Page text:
It can be any or all of those things. It can also be none of them. Girlonthenet wrote a wonderful piece a while back about being a ‘stroppy submissive’ and I associate with it more and more. When the boy grabs my wrists and forces them high above my head I don’t submit willingly: I try to wriggle free, desperate to get my hands on his belt, to suck his cock, to touch him. I let him slam them back against the wall, my rings clinking as they hit the plasterboard, and I beg him to let me have his cock in my mouth. When he refuses I don’t look at the floor while my inner goddess pirouettes with joy, I tilt my chin up and look him square in the eye. I’m as defiant in submission as I am outside of the bedroom.

I’d love to find a long-term partner who loved all those things about me and who wanted to embrace them within our relationship. Even before I started exploring my submissive side, sex was a key interest: I’ve been writing erotica for years and years. Not buying an Eroticon ticket for 2015 because I’d met someone who didn’t like that side of me would be a massive let down, really. It would mean I’d compromised massively on who I am. But would I put kink to one side if someone was perfect in every other way? Quite possibly, yes.

If I do though, it’ll be because I choose to compromise. It sure as hell won’t be because I ‘grew out of’ kink.

Why difference is hot

I have a work crush: a tall, rangy, floppy-haired designer who wears skinny jeans and a pretty smile. He’s male model hot, sure, but more than that, I’m drawn in by what he’s good at – the fact that in an hour long meeting he can cover an A4 page with beautiful, intricate doodles a million miles away from my wonky hearts and stars. Every so often he pauses in his scribbles to pick up his mug, which, appropriately, is emblazoned with the slogan Hot Tot Tea. He catches my eye and I look down at my notepad and blush. I haven’t mastered the art of checking him out subtly yet.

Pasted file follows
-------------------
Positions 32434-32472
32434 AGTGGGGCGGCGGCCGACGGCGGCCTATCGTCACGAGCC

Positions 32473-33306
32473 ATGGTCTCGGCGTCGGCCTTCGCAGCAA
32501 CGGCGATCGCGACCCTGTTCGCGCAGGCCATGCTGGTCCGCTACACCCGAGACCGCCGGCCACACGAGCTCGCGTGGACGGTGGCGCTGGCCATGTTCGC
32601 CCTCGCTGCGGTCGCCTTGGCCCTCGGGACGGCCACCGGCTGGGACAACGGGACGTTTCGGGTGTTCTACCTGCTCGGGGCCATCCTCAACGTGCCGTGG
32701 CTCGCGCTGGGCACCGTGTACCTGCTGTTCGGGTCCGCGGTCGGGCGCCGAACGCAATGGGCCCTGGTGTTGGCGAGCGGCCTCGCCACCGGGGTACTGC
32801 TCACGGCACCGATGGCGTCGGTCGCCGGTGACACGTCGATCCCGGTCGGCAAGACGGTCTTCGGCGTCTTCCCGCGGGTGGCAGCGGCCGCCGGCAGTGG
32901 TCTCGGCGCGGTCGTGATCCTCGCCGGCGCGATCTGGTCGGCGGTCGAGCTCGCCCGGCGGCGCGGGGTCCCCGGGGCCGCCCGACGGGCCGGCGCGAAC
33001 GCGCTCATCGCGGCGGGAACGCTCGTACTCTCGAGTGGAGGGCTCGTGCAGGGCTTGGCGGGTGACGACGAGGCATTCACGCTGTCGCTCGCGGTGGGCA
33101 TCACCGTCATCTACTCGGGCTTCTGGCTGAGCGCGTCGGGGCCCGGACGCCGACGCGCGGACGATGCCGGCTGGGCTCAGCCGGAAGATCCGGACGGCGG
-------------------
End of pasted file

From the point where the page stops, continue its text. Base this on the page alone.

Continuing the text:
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On giving up

I don’t think of myself as a massively determined person. Goals that I think are within my reach, sure, I’ll stick at them, but when I don’t think I have a hope in hell of achieving something, I’d rather just walk away.

I say walk away. In reality, I’m not that calm. Take cross country in PE at school as an example. This is my total idea of hell – not only are you asking me to do something that I’m going to find incredibly difficult, you’re asking me to compete against, and to be watched by, other people. The result in this particular case was usually complete meltdown: I could work myself up into floods of tears and hyperventilation in what I’d now recognise as a panic attack, but at the time even I kind of assumed was just teenage melodrama.